Please contact us by email on d-ccg.YourFutureCare@nhs.net or phone 01392 267 642 and we will add you to our distribution list.
The final Your Future Care post-consultation report is available here
Please find the contact details for Your Future Care below. Telephone:
01392 267 642 E-Mail: d-ccg.YourFutureCare@nhs.net Write:
Freepost YOUR FUTURE CARE (no stamp required)
If you would like to be kept updated, please contact us
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About Your Future Care
Northern, Eastern and Western Devon Clinical Commissioning Group (NEW Devon CCG) is accountable for the commissioning of healthcare services to meet the needs of the population of about 900,000 people in the Northern, Eastern and Western parts of Devon.
We are responsible for delivering care that meets the needs of all residents and for doing so in a way that makes best use of taxpayer funding.
This consultation sets out proposals to improve your future care in Northern, Eastern and Western Devon by providing more care in people’s homes and avoiding hospital admissions where possible.
We want to implement a consistent model of community services across NEW Devon, one which is based on the principles and priorities identified in earlier engagement and consultation with the public and clinicians.
Local health and social care organisations also face a financial shortfall in 2015/16 of £122m (4% of funding), rising to £384m (14% of funding) in 2020/21 if nothing changes.
The previous consultation led the CCG to develop six strategic principles to guide the commissioning intentions for community services in future.
They are that our community services should:
- Help people to stay well.
- Integrate care.
- Personalise support.
- Coordinate pathways.
- Think carer think family.
- Home as the first choice.
Doctors, nurses, therapists and social care professionals from across our health and social care system have worked together to develop proposals to design a model of care which meets all these principles.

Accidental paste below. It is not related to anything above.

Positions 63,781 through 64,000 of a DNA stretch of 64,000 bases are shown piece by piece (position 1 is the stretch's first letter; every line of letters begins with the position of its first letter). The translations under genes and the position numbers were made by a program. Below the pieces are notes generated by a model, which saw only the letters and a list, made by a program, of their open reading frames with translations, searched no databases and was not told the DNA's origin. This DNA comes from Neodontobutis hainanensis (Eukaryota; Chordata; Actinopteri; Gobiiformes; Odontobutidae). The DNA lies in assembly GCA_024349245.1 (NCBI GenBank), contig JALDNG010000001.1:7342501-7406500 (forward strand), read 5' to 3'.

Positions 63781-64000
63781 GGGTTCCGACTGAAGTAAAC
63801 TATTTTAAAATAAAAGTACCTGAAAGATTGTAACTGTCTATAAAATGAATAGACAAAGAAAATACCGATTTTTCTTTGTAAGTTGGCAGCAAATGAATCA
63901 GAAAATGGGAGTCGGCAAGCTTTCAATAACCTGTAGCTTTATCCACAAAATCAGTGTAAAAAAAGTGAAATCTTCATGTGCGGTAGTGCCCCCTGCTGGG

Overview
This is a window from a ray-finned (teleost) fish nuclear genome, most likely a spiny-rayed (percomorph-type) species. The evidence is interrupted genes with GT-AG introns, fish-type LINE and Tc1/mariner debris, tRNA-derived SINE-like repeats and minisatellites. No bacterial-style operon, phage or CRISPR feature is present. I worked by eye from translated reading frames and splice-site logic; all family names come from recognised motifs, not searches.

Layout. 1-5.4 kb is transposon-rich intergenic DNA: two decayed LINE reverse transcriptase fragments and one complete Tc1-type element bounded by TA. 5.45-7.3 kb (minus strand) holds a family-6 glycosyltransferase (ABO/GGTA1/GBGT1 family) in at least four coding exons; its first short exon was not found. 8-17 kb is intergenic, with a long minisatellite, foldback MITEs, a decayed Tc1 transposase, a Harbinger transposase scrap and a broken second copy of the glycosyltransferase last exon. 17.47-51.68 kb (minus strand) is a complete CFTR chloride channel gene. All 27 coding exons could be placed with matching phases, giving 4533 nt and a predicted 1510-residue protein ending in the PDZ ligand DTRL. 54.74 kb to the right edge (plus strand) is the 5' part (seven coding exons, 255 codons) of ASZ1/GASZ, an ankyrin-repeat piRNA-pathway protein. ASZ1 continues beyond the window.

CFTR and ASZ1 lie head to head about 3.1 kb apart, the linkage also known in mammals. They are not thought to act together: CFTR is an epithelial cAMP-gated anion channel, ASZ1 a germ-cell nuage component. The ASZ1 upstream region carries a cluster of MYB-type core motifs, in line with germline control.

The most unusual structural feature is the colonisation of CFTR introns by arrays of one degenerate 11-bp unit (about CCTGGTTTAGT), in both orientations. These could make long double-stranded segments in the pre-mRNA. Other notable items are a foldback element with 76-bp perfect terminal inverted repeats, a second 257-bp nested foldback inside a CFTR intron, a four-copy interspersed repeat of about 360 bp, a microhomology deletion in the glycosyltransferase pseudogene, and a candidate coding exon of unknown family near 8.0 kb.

The aim of the model is to join up care more effectively so people are not being sent to hospital just because services are not available to look after them at home. For frail and elderly people, a prolonged stay in hospital can cause harm, increase risk of exposure to infection and reduce their ability to live independently at home. People have told us they would prefer to be in their own homes. Whilst people do sometimes need treatment in hospital, it is essential that they are then able to go home as soon as they are well enough and it is safe for them to do so.
To achieve this we need to shift our resources and focus from hospital beds to the care surrounding our patients in their own homes. This consultation is therefore about how we decide the location of fewer community hospital inpatient beds in Eastern Devon whilst giving people the reassurance as to the improved care they can expect instead in their own homes. You can read our full consultation document here.
It describes the challenges we face in more detail, and the opportunities the new model of care provides, what we’ve improved so far and what we want to do next.